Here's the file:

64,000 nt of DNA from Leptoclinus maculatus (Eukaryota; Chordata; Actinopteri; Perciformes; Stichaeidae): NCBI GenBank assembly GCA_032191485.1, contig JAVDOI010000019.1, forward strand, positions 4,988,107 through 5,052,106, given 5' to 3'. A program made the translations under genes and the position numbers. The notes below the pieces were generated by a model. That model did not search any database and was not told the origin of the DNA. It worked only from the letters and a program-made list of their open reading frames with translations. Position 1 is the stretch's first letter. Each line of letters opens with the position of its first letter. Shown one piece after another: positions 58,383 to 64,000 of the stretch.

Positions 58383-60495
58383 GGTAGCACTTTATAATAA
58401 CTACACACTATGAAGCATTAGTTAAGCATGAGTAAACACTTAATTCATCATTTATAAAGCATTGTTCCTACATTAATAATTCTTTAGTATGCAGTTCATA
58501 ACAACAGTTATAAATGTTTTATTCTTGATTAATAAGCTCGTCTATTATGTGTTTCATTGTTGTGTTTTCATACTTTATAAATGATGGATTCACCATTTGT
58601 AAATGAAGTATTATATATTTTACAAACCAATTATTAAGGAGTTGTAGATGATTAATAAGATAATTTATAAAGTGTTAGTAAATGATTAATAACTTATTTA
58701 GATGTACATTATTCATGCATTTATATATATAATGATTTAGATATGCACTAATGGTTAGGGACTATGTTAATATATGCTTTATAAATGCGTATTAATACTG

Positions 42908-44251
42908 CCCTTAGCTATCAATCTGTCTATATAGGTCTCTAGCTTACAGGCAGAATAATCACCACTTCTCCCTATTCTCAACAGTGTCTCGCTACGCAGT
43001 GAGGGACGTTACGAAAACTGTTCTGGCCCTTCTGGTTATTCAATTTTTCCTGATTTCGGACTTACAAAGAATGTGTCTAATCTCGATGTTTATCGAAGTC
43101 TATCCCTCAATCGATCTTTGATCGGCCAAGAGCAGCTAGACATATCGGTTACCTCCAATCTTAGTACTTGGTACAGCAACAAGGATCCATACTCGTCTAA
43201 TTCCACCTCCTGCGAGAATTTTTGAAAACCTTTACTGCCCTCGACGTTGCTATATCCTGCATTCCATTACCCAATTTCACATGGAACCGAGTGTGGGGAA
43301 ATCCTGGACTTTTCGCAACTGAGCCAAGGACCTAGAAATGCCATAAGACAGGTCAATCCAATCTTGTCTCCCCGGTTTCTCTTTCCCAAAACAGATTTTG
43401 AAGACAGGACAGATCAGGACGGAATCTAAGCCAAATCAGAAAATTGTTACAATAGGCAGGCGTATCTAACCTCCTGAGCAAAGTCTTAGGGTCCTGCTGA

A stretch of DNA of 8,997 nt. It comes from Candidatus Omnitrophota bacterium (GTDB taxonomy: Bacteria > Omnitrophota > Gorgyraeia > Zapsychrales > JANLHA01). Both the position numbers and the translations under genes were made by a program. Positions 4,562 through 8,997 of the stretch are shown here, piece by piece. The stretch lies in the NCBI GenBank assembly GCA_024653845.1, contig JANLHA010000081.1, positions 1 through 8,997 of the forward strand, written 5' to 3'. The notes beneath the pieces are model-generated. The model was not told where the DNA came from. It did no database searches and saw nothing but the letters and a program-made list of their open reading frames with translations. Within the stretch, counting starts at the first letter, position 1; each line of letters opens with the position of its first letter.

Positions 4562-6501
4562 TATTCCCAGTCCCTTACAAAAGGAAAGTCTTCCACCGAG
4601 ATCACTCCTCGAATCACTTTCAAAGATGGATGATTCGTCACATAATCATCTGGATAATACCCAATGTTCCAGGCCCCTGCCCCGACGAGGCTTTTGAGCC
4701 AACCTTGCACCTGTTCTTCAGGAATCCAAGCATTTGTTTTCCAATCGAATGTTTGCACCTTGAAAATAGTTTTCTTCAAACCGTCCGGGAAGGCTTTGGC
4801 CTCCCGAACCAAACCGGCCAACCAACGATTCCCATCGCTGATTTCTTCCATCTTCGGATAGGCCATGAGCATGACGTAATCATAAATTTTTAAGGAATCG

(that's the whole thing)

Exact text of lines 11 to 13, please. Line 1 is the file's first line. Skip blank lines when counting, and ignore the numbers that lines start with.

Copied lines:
43101 TATCCCTCAATCGATCTTTGATCGGCCAAGAGCAGCTAGACATATCGGTTACCTCCAATCTTAGTACTTGGTACAGCAACAAGGATCCATACTCGTCTAA
43201 TTCCACCTCCTGCGAGAATTTTTGAAAACCTTTACTGCCCTCGACGTTGCTATATCCTGCATTCCATTACCCAATTTCACATGGAACCGAGTGTGGGGAA
43301 ATCCTGGACTTTTCGCAACTGAGCCAAGGACCTAGAAATGCCATAAGACAGGTCAATCCAATCTTGTCTCCCCGGTTTCTCTTTCCCAAAACAGATTTTG